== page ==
Two New York City-based siblings, who were visiting Brussels, died in Tuesday's terror attacks, a family spokesman confirmed to NBC 4 New York on Friday.
Sascha and Alexander Pinczowski had traveled to Brussels Airport on Tuesday and were about to check in for a flight back to New York around the time the two blasts went off, officials said.
Relatives told a Dutch newspaper that the siblings called them around the time of the attack and that they heard a blast and shattering glass before the line went dead. They said they have been unable to reach the siblings since then.
"We received confirmation this morning from Belgian Authorities and the Dutch Embassy of the positive identification of the remains of Alexander and Sascha," James Cain, a spokesman for the siblings' family, said in a statement. "We are grateful to have closure on this tragic situation, and are thankful for the loving support, thoughts and prayers from all."
He added the family is in the process of making arrangements.
Cain, the former U.S. Ambassador to Denmark and father of Alexander Pinczowski's fiancée, told NBC News in an email that the Pinczowski siblings are Dutch citizens, not American, as has been previously reported. They had lived in New York and intended to become American citizens, he said.
Alexander Pinczowski had traveled to Holland to work on a craft-related business that he and Cameron were going to start together, Cain said.
The couple met six years ago while taking summer courses in Durham, North Carolina. They hadn't set a wedding date but had planned to marry within the year, Cain said.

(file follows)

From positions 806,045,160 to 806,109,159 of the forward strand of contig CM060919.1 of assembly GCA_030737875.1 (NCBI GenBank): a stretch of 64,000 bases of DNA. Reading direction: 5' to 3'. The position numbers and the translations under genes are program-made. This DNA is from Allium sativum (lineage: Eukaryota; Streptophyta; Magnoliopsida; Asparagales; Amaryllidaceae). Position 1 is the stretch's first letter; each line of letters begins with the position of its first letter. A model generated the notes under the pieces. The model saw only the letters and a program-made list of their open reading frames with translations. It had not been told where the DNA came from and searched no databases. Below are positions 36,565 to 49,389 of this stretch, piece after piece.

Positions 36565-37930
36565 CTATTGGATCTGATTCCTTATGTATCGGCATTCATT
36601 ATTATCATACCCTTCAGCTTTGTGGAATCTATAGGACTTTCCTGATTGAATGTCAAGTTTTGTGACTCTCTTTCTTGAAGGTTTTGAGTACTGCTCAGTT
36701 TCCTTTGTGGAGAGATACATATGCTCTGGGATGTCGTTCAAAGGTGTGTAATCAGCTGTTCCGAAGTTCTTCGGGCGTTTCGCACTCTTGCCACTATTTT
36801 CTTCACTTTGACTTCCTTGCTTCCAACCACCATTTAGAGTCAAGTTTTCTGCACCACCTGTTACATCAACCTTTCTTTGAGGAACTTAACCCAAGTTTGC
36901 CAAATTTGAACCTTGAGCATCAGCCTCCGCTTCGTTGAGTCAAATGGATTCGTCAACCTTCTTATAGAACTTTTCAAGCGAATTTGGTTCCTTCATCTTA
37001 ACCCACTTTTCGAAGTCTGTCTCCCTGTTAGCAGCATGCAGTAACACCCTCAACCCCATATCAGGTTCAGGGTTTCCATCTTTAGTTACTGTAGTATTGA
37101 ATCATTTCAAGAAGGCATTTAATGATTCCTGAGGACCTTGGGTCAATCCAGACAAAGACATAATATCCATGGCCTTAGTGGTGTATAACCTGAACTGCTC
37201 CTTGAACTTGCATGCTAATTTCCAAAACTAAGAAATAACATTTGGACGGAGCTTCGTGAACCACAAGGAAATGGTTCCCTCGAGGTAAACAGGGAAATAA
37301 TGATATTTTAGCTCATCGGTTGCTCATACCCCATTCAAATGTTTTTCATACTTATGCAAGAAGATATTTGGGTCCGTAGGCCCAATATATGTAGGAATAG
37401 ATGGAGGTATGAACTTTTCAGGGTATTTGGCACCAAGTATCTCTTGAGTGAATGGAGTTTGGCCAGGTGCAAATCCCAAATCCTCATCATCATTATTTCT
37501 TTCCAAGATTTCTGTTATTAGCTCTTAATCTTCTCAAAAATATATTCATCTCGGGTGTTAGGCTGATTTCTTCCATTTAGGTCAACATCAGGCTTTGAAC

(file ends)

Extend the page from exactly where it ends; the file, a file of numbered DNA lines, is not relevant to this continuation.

He called Alexander "intimidatingly smart, a brilliant young man."
Sascha Pinczowski, 26, was a 2015 graduate of Marymount Manhattan College in New York with a degree in business. She spent last summer as an intern at a catering company, Shiraz Events.
The president of Shiraz Events said the business is "heartbroken" to learn of the siblings' death.
"We remember her as a warm and lively presence during her too brief time with us," said Shai Tertner. "Her maturity, motivation, humor and professionalism were marked characteristics in someone of her young age and we felt that she had a great future in our industry. We will miss her tremendously."
Mayor Bill de Blasio tweeted condolences Friday morning.
"Two of our own lost in the #brusselsattack. In memory of the Pinczowski siblings, we will continue to stand up to terror at every turn," the mayor said.
Gov. Andrew Cuomo called the terrorists in the attacks that killed the siblings cowards in a statement Friday.
"On behalf of all New Yorkers, I extend our deepest prayers and condolences to the Pinczowski family, as well as all those who lost loved ones in Tuesday's heartbreaking attacks," Cuomo said.
At least 31 people died and more than 270 were injured in the explosions at the airport and at a metro station. ISIS has claimed responsibility.
Earlier on Friday, a senior U.S. official told NBC News that two Americans had been confirmed killed in the attacks, without giving their identities.
Two other Americans, Justin Shults and his wife Stephanie, have also been missing since the attacks, according to family members. The U.S. State Department said it is aware of 12 Americans injured in the blasts but did not provide their names or conditions.
British officials confirmed Friday that a U.K. citizen died in the attacks. David Dixon, a computer programmer living in Brussels, was killed in the bombing on the subway, the officials said.
A Chinese national is also reported to have been killed, according to the Chinese Embassy in Belgium. He was identified only by his surname, Deng, and no other details were released.